To sum up, the fundamental difference between debit cards and credit cards is where the funds come from when you make a purchase. With debit cards, the money is yours and it’s available. With credit cards, it’s a “loan” from your credit card to you, and must be within your limit.

Difference: Access to cash

The next big difference is all about access to cash.

Let’s say you’re out and about and you need access to $50 to repay a friend. If you have $50 in your transaction account and you have your debit card on hand, you can head to an ATM (or you can use an EFTPOS facility) to withdraw the cash straight out of your account.

But what if you only have your credit card on hand?

While you can technically withdraw cash from your credit card using an ATM, there are consequences. Firstly, you will likely be charged a cash advance fee. You’ll also be charged interest and this is typically at a higher rate. For instance, your regular interest rate might be 13% but your cash advance interest rate might be 20%.

In addition, you may have a withdrawal limit. For instance, your card might have $2,000 available, but you may only be able to withdraw $500 each day. Finally, you may also be subject to a maximum cash advance limit, such as $1,000 total.

Difference: Fees

A smaller (but no less important) difference is fees.

Many transaction accounts (linked to debit cards) charge a monthly access fee. This usually isn’t more than $10 per month. Some banks will even waive the fee if you deposit more than a certain amount per month or if you’re a student or pensioner (as examples).

Many credit cards charge an annual fee. This could be in the hundreds of dollars, depending on the type of card. Very few credit cards have no annual fee, although some have a deal where your annual fee is waived or reduced for the first year.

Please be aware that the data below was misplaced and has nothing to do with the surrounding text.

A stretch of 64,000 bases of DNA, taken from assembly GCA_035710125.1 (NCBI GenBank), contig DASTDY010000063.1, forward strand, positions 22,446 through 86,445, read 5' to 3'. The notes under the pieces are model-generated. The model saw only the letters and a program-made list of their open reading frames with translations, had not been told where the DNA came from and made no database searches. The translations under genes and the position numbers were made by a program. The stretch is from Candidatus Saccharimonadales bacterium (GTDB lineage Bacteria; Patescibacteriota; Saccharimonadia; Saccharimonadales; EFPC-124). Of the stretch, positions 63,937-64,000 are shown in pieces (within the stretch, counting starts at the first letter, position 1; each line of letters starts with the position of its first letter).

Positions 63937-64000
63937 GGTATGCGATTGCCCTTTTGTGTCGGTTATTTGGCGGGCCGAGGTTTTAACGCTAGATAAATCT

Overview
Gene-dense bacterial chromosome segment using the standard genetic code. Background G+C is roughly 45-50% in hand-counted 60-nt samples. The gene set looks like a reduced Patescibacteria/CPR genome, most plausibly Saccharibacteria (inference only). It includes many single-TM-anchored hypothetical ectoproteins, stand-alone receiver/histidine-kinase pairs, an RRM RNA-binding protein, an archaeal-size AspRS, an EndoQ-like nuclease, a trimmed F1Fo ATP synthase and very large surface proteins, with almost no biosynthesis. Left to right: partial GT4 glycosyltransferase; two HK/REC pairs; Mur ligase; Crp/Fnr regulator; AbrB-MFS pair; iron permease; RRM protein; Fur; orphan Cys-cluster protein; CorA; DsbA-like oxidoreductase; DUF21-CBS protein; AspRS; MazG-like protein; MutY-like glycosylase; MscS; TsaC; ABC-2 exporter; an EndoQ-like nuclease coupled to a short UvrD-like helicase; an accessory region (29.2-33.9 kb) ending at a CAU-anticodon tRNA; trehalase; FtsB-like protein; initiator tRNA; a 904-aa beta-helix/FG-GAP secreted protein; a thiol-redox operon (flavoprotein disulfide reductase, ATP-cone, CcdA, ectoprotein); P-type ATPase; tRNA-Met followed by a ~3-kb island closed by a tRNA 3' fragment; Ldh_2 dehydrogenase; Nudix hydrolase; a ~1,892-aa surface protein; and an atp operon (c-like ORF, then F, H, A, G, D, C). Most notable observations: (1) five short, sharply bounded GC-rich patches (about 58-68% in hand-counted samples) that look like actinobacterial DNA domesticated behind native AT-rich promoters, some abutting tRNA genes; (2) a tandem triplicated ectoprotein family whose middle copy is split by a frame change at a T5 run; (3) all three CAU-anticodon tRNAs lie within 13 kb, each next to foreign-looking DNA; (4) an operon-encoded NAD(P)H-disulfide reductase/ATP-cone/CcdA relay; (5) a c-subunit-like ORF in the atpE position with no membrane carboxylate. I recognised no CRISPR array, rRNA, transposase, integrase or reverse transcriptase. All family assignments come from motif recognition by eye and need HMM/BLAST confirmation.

Difference: Overseas travel

If you’re heading overseas, the general recommendation is that you take a mix of payment options. For instance, maybe a mix of foreign cash, a travel money card, debit cards and credit cards. It will naturally depend on where you’re going and the access you have.

With that in mind, credit cards can usually be used in overseas locations. However, your debit card might not be functional. Typically, if your transaction account is linked to a payment network (such as Visa or MasterCard), you will be able to use your debit card in any foreign location that accepts Visa and MasterCard transactions — just like a credit card.

Difference: Online shopping + purchases

The same goes for online shopping and purchases.

If your transaction account is linked to a debit card, but that debit card is not linked to a payment network (such as Visa or MasterCard), you won’t be able to use your debit card for online shopping. In these cases, you’d either have to link a transaction account to a payment service such as PayPal, sign up for an online payment method such as Afterpay, or use a credit card.

Difference: Rewards

Another difference worth noticing is whether or not your debit card or credit card gives you access to rewards programs — think Flybuys, Qantas Frequent Flyer, etc.

While there are a few debit cards that have rewards programs attached, these types of programs have typically been the wheelhouse of credit cards. Therefore, if you want to make use of rewards programs and accumulate points, you may want a credit card.

What to consider when choosing

Now that we’ve summed up the general differences between debit cards and credit cards, here’s a quick list of things to consider if you’re deciding whether you need one, both or neither:

  • What are my current liabilities?
  • Am I good at budgeting?
  • Can I realistically pay off my balance each month?
  • Do I want to join a rewards program?
  • What monthly and/or annual fees will I be hit with?
  • How often do I need to access cash?
  • Do I make big purchases?
  • Will I be travelling overseas?
  • Do I shop online?

Words by
Bryna Howes Right Chevron

Bryna Howes is a content producer at Spaceship. She's equally obsessive about cinnamon donuts and scouring the web for great reads. And weirdly, she has one blue eye and one green eye.

Credit cards v debit cards: What’s the difference?